Britain's Co-operative Bank will close 57 more branches this year and more in the future under a turnaround plan that saw it cut 15% of its staff last year and make a loss of £264m. 

Co-op Bank is trying to recover from a near collapse in 2013, when it was hit by a yawning hole in its finances, a drugs scandal, an exodus of top executives, and posted a £633m loss. 

The crisis saw bondholders take control of the bank, with its long-time owner - the mutually-owned Co-operative Group - relegated to a minority holding. 

The bank said today that its chief executive Niall Booker, who took over in 2013, would remain as CEO until the end of 2016. 

Booker was paid £3.1m last year and could take home about £4.5m a year under a new pay plan. 

The bank said it closed 72 branches last year and planned to reduce its network by 57 more this year. That will reduce the network to 165 branches, down 44% over two years, and Booker warned there were likely to be more closures and job cuts to come.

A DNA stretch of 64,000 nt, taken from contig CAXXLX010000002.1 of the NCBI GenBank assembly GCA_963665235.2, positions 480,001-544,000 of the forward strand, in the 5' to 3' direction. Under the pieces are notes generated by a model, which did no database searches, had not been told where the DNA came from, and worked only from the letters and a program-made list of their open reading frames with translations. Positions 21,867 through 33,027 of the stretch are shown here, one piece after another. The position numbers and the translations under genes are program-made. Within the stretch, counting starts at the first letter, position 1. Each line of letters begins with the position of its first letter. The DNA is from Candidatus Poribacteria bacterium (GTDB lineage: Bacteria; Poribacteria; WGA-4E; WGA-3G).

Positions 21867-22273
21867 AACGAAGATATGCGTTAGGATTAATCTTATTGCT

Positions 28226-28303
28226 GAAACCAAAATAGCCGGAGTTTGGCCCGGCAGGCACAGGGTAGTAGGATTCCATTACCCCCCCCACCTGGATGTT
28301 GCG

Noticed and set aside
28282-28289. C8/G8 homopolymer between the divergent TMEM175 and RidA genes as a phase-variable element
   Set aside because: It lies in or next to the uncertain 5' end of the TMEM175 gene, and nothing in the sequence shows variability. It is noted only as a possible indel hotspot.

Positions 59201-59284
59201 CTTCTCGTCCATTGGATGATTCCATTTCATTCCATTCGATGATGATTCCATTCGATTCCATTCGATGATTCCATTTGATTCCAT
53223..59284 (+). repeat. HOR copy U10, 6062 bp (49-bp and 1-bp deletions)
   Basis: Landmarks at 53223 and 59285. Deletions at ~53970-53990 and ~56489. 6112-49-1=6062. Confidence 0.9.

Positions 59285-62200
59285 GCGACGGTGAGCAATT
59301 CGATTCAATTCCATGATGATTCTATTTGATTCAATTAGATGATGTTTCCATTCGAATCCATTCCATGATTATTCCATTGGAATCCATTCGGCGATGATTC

"Over time it seems likely the branch network will reduce inline with customers' increased use of digital channels," he said. 

The bank's staff numbers fell to 5,711 last year from 6,704 a year earlier. 

Co-op Bank said it planned to speed up the sale of unwanted assets, mainly through selling a portfolio of residential mortgages called "Optimum". 

Co-op Bank was the only UK lender to fail a "stress test" o fmajor firms by Britain's financial watchdog last year. 

Its common equity Tier 1 ratio was 13% at the end of last year, although it has said it expects to be loss-making for another two years so that ratio will fall before it improves. 

Charges for misconduct and legal related issues, including the mis-selling of insurance products, were £101.2m last year, from £411.5m in 2013.